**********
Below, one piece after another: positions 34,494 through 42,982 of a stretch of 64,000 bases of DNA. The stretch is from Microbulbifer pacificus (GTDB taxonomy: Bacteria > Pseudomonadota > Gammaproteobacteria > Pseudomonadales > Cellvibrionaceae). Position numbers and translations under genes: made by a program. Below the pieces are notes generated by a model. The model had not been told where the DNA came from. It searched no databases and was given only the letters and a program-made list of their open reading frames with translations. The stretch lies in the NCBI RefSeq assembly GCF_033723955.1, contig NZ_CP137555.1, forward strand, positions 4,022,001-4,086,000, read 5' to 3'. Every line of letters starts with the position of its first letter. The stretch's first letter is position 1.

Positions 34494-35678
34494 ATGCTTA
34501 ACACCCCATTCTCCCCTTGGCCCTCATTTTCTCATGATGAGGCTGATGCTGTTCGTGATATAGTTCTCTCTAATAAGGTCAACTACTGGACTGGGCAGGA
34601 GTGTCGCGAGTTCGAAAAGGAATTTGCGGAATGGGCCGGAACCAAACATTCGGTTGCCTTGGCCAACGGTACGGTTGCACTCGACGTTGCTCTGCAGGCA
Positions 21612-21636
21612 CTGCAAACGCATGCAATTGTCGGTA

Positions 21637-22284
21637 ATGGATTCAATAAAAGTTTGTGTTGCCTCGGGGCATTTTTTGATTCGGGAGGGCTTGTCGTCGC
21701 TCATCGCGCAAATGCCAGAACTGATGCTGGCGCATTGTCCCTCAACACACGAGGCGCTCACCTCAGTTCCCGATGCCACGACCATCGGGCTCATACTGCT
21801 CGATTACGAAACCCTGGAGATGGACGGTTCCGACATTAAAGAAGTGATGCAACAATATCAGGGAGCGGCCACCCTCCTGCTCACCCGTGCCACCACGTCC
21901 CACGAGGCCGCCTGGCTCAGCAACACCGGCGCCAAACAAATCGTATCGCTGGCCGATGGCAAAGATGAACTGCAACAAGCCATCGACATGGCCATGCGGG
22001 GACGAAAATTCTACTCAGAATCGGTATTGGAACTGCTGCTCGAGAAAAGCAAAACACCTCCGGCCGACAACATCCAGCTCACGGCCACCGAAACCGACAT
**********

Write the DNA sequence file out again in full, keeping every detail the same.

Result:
Below, one piece after another: positions 34,494 through 42,982 of a stretch of 64,000 bases of DNA. The stretch is from Microbulbifer pacificus (GTDB taxonomy: Bacteria > Pseudomonadota > Gammaproteobacteria > Pseudomonadales > Cellvibrionaceae). Position numbers and translations under genes: made by a program. Below the pieces are notes generated by a model. The model had not been told where the DNA came from. It searched no databases and was given only the letters and a program-made list of their open reading frames with translations. The stretch lies in the NCBI RefSeq assembly GCF_033723955.1, contig NZ_CP137555.1, forward strand, positions 4,022,001-4,086,000, read 5' to 3'. Every line of letters starts with the position of its first letter. The stretch's first letter is position 1.

Positions 34494-35678
34494 ATGCTTA
34501 ACACCCCATTCTCCCCTTGGCCCTCATTTTCTCATGATGAGGCTGATGCTGTTCGTGATATAGTTCTCTCTAATAAGGTCAACTACTGGACTGGGCAGGA
34601 GTGTCGCGAGTTCGAAAAGGAATTTGCGGAATGGGCCGGAACCAAACATTCGGTTGCCTTGGCCAACGGTACGGTTGCACTCGACGTTGCTCTGCAGGCA
Positions 21612-21636
21612 CTGCAAACGCATGCAATTGTCGGTA

Positions 21637-22284
21637 ATGGATTCAATAAAAGTTTGTGTTGCCTCGGGGCATTTTTTGATTCGGGAGGGCTTGTCGTCGC
21701 TCATCGCGCAAATGCCAGAACTGATGCTGGCGCATTGTCCCTCAACACACGAGGCGCTCACCTCAGTTCCCGATGCCACGACCATCGGGCTCATACTGCT
21801 CGATTACGAAACCCTGGAGATGGACGGTTCCGACATTAAAGAAGTGATGCAACAATATCAGGGAGCGGCCACCCTCCTGCTCACCCGTGCCACCACGTCC
21901 CACGAGGCCGCCTGGCTCAGCAACACCGGCGCCAAACAAATCGTATCGCTGGCCGATGGCAAAGATGAACTGCAACAAGCCATCGACATGGCCATGCGGG
22001 GACGAAAATTCTACTCAGAATCGGTATTGGAACTGCTGCTCGAGAAAAGCAAAACACCTCCGGCCGACAACATCCAGCTCACGGCCACCGAAACCGACAT